7. I feel like you should always screen a kids movie prior to watching them with young kids. Especially if you don’t know how to address the topic with younger kids. It literally comes with a rating and then you save yourself from having to show your kids such OBSCENE topics like maxi pads and periods. Or gyrating. I guess we forgot about the Elvis days… or even Backstreet Boys? If there’s one lesson you should learn is helicopter parenting and sheltering your kids will just get them to lie later in life.

    • Yes, unfortunately, Elvis was before my time and I was in high school when the Backstreet Boys were a thing. I definitely agree with you in that we’ve had plenty of pop culture that promotes “gyrating” – I was never exposed to that at ages 3 and 5 though. But, I do appreciate you sharing your thoughts and for reading my article! 🙂

  8. Sorry, but not every movie is going to be tailored to your exact specifications, and it seems like a quick Google search could have prevented you from the truly heinous task of having to talk to your kids about a normal bodily function experienced by over half the human population at some point in their lives. What exactly is so “adult” about menstruation? Plenty of girls start their periods around 9-10, and shrouding it in secrecy will only make them feel like it’s something dirty or “bad” that they have to hide. And maybe if boys get introduced to the topic early, they won’t grow into men who are so fragile and terrified of women’s bodies that they can’t even handle hearing the word “tampon” without needing a damn fainting couch.

    • I do agree with you that boys can start to learn about these things early as well. Like I said in the article, my 9yo learned all about the birds and the bees at the very young age of 7. Thank you for sharing your thoughts and for reading my article.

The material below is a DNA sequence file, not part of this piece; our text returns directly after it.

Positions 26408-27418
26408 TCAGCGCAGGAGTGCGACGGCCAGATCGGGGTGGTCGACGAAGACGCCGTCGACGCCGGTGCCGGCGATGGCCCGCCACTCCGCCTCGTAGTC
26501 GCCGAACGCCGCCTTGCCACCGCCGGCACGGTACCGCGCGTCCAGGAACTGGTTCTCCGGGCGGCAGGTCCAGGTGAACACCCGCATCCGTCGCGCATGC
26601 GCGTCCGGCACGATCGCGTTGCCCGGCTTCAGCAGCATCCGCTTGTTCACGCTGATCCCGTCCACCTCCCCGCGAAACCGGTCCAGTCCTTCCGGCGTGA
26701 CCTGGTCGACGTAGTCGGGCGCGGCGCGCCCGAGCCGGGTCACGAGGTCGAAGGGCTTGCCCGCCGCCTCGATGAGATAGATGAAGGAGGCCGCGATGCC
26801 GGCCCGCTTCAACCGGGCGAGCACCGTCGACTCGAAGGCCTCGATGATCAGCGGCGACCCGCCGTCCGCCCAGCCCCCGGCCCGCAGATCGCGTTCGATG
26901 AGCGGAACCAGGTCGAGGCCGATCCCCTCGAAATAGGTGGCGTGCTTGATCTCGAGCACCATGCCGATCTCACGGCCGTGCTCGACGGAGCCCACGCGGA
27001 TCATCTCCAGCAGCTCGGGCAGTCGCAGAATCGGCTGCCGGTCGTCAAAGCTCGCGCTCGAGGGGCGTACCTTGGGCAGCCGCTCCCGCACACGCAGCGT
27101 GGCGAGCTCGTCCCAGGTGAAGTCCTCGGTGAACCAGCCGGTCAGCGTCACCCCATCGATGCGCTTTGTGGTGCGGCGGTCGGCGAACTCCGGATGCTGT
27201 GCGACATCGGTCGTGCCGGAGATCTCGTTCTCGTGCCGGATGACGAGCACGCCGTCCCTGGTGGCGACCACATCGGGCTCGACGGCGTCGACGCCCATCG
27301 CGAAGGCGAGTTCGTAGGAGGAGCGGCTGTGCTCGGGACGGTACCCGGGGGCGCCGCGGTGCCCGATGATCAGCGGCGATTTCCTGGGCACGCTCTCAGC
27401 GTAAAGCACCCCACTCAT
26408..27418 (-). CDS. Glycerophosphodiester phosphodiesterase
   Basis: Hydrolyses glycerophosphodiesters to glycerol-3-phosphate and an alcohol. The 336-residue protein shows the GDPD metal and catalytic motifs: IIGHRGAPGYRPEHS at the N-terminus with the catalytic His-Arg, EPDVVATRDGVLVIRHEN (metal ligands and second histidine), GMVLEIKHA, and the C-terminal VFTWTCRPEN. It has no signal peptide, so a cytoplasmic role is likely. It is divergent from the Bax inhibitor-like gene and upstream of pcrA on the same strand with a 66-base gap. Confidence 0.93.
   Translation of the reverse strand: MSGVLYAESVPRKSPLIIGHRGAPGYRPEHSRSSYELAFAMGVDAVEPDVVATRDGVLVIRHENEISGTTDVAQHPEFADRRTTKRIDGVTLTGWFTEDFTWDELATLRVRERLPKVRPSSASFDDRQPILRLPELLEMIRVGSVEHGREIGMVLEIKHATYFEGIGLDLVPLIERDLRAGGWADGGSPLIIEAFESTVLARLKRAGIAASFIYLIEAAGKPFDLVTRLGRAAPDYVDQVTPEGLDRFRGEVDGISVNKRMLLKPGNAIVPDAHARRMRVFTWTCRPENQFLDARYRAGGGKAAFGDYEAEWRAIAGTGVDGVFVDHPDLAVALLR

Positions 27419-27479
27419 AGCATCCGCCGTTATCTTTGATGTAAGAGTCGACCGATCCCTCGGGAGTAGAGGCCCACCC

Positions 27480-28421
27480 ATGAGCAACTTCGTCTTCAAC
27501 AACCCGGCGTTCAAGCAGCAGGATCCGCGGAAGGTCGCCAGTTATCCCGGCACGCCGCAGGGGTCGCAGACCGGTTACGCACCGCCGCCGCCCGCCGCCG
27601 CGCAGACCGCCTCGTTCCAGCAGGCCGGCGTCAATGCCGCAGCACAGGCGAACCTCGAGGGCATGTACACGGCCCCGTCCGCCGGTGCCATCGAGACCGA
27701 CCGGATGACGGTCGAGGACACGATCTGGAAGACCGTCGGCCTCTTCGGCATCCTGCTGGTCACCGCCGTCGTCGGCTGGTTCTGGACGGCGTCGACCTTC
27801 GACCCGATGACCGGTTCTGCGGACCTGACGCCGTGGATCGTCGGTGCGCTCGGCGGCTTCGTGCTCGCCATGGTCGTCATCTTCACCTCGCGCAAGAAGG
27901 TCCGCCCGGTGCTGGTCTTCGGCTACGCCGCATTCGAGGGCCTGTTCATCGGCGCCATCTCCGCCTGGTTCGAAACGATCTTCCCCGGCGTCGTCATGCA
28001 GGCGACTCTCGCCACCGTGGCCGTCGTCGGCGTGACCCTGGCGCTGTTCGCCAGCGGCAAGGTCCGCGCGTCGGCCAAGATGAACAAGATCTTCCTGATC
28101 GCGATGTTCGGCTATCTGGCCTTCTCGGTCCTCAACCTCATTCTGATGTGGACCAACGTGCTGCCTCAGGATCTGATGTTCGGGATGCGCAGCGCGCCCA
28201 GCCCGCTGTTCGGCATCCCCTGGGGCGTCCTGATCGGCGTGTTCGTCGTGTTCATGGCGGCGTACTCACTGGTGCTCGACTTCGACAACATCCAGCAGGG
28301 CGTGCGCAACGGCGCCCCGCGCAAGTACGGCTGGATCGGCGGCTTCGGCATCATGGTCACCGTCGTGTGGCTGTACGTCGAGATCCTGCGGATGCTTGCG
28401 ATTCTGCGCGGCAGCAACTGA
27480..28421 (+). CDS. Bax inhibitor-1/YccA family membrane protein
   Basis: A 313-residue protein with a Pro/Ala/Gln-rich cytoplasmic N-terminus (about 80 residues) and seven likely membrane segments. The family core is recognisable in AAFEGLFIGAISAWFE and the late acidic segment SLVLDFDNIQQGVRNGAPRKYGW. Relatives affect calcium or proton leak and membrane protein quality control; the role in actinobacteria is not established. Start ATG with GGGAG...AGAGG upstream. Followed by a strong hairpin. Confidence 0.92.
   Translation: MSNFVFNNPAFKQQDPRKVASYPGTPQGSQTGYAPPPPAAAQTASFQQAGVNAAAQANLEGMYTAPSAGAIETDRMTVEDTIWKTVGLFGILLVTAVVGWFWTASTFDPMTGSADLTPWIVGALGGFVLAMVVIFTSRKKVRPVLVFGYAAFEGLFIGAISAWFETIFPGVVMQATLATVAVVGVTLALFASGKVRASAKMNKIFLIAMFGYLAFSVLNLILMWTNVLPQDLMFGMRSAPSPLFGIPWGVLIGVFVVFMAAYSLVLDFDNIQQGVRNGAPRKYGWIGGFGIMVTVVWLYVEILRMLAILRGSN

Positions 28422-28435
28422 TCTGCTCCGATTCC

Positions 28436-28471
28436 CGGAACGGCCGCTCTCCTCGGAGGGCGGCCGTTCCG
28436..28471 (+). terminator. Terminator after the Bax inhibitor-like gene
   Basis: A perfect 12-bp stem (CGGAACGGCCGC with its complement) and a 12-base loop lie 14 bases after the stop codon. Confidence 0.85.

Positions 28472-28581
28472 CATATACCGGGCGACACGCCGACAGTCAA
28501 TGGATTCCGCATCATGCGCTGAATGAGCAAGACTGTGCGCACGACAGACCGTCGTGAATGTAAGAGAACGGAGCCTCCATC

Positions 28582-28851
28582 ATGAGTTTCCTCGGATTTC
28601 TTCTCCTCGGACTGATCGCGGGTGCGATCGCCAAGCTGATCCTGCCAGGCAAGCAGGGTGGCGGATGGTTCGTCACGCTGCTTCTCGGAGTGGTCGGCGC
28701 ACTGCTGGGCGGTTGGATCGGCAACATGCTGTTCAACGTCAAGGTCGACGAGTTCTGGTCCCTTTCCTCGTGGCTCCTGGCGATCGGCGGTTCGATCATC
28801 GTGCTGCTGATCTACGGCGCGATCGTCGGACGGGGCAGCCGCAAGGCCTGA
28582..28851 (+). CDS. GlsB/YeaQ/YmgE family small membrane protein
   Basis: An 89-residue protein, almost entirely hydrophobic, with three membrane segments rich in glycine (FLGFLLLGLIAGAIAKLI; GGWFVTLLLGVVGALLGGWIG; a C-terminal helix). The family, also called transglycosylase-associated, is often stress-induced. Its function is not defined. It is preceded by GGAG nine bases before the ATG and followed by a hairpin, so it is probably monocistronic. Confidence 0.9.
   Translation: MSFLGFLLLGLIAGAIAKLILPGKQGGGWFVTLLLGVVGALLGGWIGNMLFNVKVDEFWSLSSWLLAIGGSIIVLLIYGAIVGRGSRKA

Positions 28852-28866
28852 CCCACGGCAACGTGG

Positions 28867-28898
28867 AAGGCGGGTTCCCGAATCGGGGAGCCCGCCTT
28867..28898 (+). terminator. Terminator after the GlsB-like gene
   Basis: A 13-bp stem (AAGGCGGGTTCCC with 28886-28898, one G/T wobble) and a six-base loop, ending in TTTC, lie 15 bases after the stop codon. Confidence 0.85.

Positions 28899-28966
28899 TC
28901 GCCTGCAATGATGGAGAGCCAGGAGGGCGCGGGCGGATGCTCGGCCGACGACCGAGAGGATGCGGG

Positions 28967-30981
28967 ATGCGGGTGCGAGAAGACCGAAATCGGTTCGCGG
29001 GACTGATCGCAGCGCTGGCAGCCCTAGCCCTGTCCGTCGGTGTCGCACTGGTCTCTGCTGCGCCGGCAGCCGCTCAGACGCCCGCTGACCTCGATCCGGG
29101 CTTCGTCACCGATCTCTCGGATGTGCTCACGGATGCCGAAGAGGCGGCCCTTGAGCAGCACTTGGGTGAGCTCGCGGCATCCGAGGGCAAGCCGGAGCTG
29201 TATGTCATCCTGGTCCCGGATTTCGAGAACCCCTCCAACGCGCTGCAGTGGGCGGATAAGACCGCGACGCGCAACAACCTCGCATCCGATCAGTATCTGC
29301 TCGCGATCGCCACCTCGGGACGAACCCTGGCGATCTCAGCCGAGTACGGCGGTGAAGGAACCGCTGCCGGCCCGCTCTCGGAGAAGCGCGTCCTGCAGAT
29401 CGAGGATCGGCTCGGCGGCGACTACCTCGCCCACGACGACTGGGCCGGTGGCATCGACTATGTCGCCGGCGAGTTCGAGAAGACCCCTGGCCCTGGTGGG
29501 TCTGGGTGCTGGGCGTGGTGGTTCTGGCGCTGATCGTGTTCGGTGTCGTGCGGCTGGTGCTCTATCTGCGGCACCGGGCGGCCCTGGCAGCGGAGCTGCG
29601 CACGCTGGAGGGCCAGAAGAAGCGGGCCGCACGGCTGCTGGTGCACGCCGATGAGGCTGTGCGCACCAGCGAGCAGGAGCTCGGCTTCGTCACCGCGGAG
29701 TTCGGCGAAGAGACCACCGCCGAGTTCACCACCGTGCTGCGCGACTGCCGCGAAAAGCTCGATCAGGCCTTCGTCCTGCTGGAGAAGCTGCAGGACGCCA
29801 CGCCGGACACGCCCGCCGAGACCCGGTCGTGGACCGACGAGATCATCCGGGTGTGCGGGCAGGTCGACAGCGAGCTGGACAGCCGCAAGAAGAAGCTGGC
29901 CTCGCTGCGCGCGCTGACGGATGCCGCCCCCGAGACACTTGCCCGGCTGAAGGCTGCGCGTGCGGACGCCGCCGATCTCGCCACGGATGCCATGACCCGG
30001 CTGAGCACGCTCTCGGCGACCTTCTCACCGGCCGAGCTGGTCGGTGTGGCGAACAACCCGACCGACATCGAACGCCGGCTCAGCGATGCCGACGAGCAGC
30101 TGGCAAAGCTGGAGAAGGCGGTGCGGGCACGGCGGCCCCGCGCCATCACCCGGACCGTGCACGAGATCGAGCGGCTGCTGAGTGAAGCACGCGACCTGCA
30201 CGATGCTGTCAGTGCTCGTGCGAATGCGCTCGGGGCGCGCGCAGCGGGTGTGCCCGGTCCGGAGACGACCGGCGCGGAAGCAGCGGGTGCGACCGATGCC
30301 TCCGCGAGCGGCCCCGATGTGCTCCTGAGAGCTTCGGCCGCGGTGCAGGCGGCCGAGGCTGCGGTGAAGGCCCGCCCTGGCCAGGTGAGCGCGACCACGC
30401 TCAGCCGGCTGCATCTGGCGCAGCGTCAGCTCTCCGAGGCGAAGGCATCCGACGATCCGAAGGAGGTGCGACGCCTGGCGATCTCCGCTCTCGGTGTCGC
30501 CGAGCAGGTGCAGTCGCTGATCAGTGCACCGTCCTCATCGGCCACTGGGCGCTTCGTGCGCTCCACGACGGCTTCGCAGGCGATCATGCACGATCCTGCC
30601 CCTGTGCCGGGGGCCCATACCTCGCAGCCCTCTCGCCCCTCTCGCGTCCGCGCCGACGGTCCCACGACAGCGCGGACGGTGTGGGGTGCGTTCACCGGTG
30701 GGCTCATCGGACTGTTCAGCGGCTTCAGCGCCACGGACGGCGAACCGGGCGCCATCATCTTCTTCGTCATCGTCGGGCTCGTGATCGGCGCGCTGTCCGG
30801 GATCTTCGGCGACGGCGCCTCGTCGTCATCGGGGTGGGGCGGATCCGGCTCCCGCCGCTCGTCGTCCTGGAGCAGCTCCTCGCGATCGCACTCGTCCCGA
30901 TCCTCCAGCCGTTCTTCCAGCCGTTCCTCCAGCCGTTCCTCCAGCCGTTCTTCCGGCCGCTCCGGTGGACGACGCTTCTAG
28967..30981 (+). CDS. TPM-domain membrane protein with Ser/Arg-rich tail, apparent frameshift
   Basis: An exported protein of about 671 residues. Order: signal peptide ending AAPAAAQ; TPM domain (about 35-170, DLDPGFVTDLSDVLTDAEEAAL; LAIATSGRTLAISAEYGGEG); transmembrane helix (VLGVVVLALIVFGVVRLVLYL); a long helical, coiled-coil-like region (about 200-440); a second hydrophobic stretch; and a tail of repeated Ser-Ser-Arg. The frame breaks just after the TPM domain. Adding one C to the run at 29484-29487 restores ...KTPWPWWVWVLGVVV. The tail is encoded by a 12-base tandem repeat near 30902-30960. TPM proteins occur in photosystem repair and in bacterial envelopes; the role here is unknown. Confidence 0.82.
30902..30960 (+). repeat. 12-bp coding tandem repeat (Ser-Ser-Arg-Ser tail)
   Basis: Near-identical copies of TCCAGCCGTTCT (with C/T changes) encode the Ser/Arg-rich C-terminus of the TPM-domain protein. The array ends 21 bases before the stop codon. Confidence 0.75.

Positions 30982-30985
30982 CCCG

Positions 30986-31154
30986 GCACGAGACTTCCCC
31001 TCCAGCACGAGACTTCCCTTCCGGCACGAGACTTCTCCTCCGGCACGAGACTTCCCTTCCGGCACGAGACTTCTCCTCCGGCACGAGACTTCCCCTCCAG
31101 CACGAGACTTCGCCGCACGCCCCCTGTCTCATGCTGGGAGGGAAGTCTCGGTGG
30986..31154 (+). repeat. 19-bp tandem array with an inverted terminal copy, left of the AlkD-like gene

9. I only have sons – 7,4 & 1 – and they were not traumatized by seeing an animated box of pads because they (the older ones at least) already know about periods and puberty. Not in the doom and gloom way you presented it, but just as a matter of course.

    “Your body will keep growing and changing until you become an adult. Part of those changes will be things you can see, like growing more body hair, and part will be things that happen inside your body that you’ll mostly be aware of for how they make you feel.”
    “Oh ok.”
    The end.

    The beauty of “Turning Red” that you are missing is that it is an accurate depiction of what it means to be an awkward newly minted teenage girl. Having some sort of reference point for the not far of future when your daughter finds herself feeling emotionally out of check or scared by her concurrent desire to separate from you and need to feel you holding her close *could* be a huge comfort to her.

    • Yes. I 100% agree in the beauty of the movie. It is absolutely a wonderful movie for that age group! Thank you so much for reading the article and sharing your thoughts with us!

LEAVE A REPLY

Please enter your comment!
Please enter your name here